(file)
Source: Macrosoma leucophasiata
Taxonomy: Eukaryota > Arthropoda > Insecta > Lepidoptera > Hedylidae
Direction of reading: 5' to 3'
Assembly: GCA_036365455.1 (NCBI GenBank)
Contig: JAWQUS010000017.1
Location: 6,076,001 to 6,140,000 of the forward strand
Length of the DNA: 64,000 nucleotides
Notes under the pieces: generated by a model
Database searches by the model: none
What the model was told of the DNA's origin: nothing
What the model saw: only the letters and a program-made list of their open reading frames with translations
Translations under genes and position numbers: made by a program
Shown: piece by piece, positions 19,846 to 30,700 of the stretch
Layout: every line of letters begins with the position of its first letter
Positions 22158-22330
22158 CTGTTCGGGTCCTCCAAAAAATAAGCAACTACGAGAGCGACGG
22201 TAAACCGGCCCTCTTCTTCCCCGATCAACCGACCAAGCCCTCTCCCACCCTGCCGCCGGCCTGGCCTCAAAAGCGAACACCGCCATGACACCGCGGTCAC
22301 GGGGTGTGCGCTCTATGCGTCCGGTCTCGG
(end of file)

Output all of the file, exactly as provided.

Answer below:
Source: Macrosoma leucophasiata
Taxonomy: Eukaryota > Arthropoda > Insecta > Lepidoptera > Hedylidae
Direction of reading: 5' to 3'
Assembly: GCA_036365455.1 (NCBI GenBank)
Contig: JAWQUS010000017.1
Location: 6,076,001 to 6,140,000 of the forward strand
Length of the DNA: 64,000 nucleotides
Notes under the pieces: generated by a model
Database searches by the model: none
What the model was told of the DNA's origin: nothing
What the model saw: only the letters and a program-made list of their open reading frames with translations
Translations under genes and position numbers: made by a program
Shown: piece by piece, positions 19,846 to 30,700 of the stretch
Layout: every line of letters begins with the position of its first letter
Positions 22158-22330
22158 CTGTTCGGGTCCTCCAAAAAATAAGCAACTACGAGAGCGACGG
22201 TAAACCGGCCCTCTTCTTCCCCGATCAACCGACCAAGCCCTCTCCCACCCTGCCGCCGGCCTGGCCTCAAAAGCGAACACCGCCATGACACCGCGGTCAC
22301 GGGGTGTGCGCTCTATGCGTCCGGTCTCGG